Of all the secrets that the South Downs possesses, Hinton Ampner is probably one of the best kept. I stumbled across this wonderful country house last year whilst enjoying a scenic drive en route to Goodwood House (where I was doing an Internship at the time). What a marvellous find it was! 2014 has been a rather difficult year for Hinton, and it is only now after many months, that the house has been reopened to the public following restoration to the roof after it suffered severe damage in the February storms.
Hinton has had a rather colourful past. The original Tudor manor that once stood near to the site of the current house was pulled down as it was believed to be haunted in 1793. A Georgian house was built, and this was later enlarged in 1864. The house that stands today is principally the sole vision of its last owner, Ralph Dutton, Lord Sherbourne (1898-1985), who had a great passion for all things Georgian. Consequently, on his inheritance in 1935, he swept away the dark and oppressive Victorian interiors and replaced them with lighter, fresher and arguably more elegant neo-Georgian interiors. Guided by his architects Lord Gerald Wellesley and Trenwith Wells, he sought to rediscover and breath life into the original 18th century decorative scheme that had been hidden for the past century or so. Disastrously, a major fire in 1960 destroyed most of Dutton’s hard work, and much of the collection was lost in the flames.
Dutton, determined not to be beaten, decided to rebuild and recreate the 18th century interiors. Dutton had an appreciation for the style advocated by Robert Adam and consequently saved, bought and relocated many original Adam fixtures and fittings. Dutton even rescued an original Adam ceiling from 38 Berkeley Square, before its destruction, and reinstalled it in the Dining Room. This was destroyed by the terrible fire, so Dutton had the ceiling recreated. The Sitting Room has a fireplace from Adam’s demolished Adelphi Terrace, and the Dining Room has a giltwood pier glass (one of a pair) designed by Adam in 1773 for Derby House, Grosvenor Square.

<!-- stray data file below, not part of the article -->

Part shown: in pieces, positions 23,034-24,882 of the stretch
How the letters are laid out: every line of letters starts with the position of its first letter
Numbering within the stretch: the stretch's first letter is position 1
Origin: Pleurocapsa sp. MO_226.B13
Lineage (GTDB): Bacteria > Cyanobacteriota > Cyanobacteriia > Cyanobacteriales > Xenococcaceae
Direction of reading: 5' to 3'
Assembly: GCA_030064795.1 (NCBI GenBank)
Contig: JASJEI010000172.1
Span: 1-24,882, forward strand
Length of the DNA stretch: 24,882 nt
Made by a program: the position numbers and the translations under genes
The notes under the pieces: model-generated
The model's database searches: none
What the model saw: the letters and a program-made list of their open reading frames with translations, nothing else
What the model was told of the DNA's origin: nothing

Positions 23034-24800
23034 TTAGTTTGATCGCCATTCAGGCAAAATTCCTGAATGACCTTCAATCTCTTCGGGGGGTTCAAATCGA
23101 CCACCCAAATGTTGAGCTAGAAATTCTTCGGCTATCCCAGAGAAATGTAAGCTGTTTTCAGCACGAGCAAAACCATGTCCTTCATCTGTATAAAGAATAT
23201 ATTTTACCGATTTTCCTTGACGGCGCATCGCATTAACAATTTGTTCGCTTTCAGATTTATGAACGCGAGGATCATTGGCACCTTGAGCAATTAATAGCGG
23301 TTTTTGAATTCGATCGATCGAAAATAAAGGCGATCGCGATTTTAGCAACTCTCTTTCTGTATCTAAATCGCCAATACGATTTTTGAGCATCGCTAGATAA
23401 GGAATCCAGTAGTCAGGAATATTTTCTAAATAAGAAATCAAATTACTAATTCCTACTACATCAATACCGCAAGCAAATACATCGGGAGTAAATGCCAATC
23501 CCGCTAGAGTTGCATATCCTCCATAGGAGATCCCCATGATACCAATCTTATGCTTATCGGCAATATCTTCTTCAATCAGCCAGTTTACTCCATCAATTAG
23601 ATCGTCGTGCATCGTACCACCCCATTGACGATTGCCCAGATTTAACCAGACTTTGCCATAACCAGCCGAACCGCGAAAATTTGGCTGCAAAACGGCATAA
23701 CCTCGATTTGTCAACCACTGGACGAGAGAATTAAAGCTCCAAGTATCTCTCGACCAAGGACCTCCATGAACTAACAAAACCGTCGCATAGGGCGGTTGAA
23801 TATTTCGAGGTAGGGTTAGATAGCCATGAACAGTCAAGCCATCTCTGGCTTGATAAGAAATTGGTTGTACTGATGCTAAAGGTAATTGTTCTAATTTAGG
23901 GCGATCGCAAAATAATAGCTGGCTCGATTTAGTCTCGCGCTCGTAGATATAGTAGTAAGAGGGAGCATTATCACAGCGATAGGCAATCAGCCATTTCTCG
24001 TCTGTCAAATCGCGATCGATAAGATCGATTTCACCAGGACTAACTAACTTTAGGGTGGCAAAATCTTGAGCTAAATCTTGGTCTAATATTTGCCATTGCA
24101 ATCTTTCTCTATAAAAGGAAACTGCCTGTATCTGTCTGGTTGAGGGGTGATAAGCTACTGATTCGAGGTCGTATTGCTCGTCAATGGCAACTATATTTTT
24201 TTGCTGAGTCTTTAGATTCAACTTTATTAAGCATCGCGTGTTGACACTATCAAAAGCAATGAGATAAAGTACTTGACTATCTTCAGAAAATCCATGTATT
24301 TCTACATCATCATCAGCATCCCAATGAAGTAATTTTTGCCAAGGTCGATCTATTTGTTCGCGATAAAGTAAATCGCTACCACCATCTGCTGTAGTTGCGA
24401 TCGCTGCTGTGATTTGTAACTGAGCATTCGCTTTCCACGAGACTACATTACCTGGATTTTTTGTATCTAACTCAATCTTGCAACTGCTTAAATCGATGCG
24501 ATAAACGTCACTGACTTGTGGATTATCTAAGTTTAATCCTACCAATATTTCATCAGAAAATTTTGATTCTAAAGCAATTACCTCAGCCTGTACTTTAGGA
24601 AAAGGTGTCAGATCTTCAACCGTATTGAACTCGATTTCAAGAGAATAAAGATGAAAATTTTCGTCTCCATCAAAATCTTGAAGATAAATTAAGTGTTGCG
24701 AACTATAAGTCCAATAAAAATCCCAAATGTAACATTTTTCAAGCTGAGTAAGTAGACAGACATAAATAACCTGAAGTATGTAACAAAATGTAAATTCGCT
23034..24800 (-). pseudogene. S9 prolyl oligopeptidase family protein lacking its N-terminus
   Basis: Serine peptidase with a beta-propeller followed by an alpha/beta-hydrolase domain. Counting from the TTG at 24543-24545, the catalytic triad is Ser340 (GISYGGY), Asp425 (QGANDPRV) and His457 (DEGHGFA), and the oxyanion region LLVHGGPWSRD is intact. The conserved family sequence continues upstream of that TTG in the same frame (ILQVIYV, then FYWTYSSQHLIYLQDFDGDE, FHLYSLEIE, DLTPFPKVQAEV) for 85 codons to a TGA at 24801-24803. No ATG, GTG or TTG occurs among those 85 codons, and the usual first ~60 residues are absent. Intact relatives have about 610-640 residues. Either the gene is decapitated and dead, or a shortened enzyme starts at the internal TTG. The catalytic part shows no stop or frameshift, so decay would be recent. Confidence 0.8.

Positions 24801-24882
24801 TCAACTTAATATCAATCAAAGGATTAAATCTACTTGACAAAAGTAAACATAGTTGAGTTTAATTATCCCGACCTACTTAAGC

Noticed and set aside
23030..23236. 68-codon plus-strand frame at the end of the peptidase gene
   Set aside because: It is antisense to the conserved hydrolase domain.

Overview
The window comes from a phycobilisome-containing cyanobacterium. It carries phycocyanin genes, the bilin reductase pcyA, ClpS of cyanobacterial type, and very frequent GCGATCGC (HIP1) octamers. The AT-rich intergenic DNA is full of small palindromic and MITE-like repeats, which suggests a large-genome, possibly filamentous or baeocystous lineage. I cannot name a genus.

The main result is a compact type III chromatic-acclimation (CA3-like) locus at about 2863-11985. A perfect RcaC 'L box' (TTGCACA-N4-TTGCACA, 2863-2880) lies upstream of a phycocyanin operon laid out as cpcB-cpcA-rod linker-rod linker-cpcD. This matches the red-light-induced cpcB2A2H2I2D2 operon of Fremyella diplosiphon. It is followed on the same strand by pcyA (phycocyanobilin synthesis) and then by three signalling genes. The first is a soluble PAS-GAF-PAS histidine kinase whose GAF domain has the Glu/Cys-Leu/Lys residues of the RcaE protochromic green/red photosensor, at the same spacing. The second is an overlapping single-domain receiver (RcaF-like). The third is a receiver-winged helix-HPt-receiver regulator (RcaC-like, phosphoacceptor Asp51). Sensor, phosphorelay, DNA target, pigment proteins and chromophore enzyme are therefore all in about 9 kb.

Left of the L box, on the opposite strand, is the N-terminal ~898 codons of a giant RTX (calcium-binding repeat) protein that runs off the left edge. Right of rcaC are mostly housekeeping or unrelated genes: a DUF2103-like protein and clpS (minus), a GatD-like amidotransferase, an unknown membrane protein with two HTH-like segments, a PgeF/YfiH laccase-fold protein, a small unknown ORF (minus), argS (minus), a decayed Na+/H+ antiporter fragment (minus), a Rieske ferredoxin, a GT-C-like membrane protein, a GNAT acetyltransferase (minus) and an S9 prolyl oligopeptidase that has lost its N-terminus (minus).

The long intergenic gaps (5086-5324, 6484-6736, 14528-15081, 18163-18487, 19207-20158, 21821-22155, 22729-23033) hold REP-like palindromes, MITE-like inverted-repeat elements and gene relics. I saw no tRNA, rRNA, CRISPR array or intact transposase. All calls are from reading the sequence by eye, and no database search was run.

Dutton was a great collector of Georgian and Regency furniture, as well as 18th century Italian paintings, including Esther fainting before King Ahasuerus by Francesco Fontebasso (Venice 1709 – Venice 1769) and David kneeling in his Palace before the Prophet Nathan by Tobias van Nijmegen (b. Nijmegen c.1665). His interests included high quality ceramincs, and there are fantastic examples of Sevres porcelain and Staffordshire figurines.
The beautiful gardens at Hinton were recreated alongside the house, and as such demonstrate the same good taste and style favoured by Dutton. Consisting of manicured lawns, terraces with hedges, topiary, ornaments, a dell, a fabulous little temple and wonderful mature trees and planting, one cannot help but marvel at the beauty and tranquillity. The restored walled garden is delightful, as is the short stroll to the parish church of All Saints, dating from the 13th century, which really cannot be missed.
If ever you are travelling through the South Downs and need a quick stop to recollect your thoughts and to restore your inner calm, then make sure that you discover Hinton Ampner as I did. Although recreated interiors are not usually my ‘thing’ it must be said that Hinton has something quite special to offer. It is a house that everyone could imagine living in. It has that wonderful balance of elegance and homeliness that makes it infinitely welcoming to weary travellers and visitors alike.